These plants need the help of staking and cages. They are normally grown in large gardens as they take up more space. The large-sized tomatoes called beefsteak tomatoes and cherry tomatoes come under the indeterminate variety.
Waiting for the Right Time
Tomato plants are grown in warm regions or during a warm climate. They are warm-season crops that love the warmth got from the sun and do not like or cannot resist the frost. Tomatoes take almost 60 to 100 days for harvesting, depending on the type of tomatoes we grow.
In regions that are always warm with the sun present throughout the year, there is not much of an issue growing tomato plants as planting can be done at any time during the year. In these hot regions, seeds are sown into the garden soil to grow directly into mature plants.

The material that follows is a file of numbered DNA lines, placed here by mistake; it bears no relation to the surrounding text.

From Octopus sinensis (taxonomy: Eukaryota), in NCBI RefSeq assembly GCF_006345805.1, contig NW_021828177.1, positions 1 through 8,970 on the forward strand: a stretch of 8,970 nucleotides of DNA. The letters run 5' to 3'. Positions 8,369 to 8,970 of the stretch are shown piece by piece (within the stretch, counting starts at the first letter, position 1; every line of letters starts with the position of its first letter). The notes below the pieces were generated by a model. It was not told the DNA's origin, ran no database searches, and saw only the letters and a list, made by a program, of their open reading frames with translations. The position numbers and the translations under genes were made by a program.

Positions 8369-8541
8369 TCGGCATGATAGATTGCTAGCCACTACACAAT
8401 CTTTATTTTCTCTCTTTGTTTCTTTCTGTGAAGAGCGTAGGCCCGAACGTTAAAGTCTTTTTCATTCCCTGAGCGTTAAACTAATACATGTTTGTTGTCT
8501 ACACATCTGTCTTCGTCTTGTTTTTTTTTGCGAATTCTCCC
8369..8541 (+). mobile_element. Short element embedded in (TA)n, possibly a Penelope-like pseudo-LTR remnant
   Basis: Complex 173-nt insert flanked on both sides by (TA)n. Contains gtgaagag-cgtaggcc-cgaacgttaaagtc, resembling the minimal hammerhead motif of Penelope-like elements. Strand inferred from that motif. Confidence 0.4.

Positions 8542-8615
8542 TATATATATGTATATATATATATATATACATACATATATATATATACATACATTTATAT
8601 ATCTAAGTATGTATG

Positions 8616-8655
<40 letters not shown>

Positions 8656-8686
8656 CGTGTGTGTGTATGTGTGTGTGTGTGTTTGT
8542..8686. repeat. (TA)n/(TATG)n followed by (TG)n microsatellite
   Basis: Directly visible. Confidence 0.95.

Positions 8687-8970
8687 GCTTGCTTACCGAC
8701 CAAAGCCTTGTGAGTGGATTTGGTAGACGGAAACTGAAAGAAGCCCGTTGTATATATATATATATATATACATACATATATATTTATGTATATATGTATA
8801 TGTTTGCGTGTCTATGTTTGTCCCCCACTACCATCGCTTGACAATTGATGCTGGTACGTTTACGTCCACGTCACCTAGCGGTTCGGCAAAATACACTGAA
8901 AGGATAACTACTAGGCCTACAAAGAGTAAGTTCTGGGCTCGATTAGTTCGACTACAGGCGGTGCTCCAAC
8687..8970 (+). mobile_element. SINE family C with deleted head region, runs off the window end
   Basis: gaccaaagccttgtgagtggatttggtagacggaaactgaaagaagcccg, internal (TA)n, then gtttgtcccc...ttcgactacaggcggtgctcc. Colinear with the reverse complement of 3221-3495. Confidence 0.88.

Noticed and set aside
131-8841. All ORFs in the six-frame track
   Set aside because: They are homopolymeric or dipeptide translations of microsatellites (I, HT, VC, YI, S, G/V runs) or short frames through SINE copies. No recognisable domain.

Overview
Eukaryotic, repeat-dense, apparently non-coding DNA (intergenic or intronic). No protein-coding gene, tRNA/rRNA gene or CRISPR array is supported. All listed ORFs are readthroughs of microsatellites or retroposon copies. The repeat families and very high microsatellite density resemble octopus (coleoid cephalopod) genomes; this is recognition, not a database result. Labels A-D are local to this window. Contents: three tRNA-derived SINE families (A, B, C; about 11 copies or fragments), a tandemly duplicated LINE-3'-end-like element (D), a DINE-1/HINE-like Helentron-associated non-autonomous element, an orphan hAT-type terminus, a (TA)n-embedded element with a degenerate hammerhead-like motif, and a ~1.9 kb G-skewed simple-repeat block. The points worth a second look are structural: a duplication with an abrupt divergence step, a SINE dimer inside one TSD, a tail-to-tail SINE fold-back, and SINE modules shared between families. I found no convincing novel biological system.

The tomato plants take quite a long time for their growth phase making the planting date to get delayed, therefore the gardeners living in the cold regions grow their starter plants from seeds letting them germinate indoors or get transplants directly from nurseries. Instead of waiting till the spring, they start to get ready with the starter plants at the end of winter.
Once it becomes spring they wait till the climate gets warm and also wait till the soil is warmed up properly for the plants to be planted safely. Doing it this way the harvesting of tomatoes can be done on time before the cold season begins.
Getting Ready for Planting
Now that you are ready with the starter plants you can go ahead starting to work on the requirements for planting the starter plants.